Tuesday, February 23, 2016

Paying it Forward – MIT Series Taps Serial Entrepreneur Scientists for Lessons on Commercialization

As one of today’s most accomplished scientist-entrepreneurs, it is hard to believe that Dr. Robert (Bob) Langer nearly missed getting his start in academia altogether. It’s the type of story line that could be easily discarded as a piece of academic folklore, unless you were to hear it directly from the man himself. This type of candid disclosure from experienced entrepreneurs is exactly the goal driving the MIT Fireside Chat Series on “The Do’s and Don’ts of Scientific Commercialization.”

This series is the brainchild of Isaac Stoner, a current MBA student at MIT Sloan, Health Care Sector Practice Leader at the Martin Trust Center for MIT Entrepreneurship, and trained biomedical engineer. The idea came to him as a result of his participation in a Harvard Business School course on “Commercializing Science”, run by former Vertex President Vicki Sato (covered here by STAT), which delved into “the decisions and strategies that make large and small organizations effective at innovating in life science.” It seemed a natural progression for him then, to create a forum in which expert scientist-commercializers can share insights earned from experience.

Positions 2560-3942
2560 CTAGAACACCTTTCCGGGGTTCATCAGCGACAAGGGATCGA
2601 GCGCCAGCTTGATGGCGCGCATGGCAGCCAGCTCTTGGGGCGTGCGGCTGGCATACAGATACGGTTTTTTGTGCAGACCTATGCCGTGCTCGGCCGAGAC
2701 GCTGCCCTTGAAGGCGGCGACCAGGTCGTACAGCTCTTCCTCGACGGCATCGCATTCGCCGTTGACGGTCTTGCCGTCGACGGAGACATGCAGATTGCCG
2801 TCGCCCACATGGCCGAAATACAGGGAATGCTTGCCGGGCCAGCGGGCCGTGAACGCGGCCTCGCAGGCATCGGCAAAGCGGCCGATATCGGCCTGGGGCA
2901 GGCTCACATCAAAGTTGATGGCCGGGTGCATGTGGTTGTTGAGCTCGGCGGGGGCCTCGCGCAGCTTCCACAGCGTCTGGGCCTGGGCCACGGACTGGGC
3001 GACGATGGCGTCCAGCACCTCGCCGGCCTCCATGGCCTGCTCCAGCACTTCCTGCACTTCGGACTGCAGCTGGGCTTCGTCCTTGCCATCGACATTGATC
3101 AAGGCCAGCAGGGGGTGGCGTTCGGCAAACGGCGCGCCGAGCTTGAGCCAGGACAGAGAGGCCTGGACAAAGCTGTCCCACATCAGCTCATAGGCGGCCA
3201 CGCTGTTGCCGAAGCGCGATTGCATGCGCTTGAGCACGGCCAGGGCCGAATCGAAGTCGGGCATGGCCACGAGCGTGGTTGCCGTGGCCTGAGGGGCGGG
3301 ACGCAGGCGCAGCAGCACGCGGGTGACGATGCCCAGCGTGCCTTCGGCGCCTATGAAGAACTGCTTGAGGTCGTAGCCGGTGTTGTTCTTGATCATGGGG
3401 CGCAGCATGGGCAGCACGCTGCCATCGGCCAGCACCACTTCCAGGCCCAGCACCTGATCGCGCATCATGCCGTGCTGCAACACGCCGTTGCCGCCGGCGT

For these discussions to bear fruit, they hinge heavily on having compelling questions from the audience and a comfortable, informal setting. It is designed to be like an engaging conversation between two friends in their living room, except in this case, the living room happens to be the main amphitheater at the Broad Institute, packed with onlookers hungry for tips. Bill Aulet, Senior Lecturer at the MIT Sloan School of Management, experienced founder, and MIT Trust Center Managing Director, serves as the armchair moderator, and according to Isaac, “has a way of getting people talking” during these informal chats.

Here is a recap of a very animated fireside chat with Bob Langer. (Setting the scene: a digitally projected fireplace flickers in the background):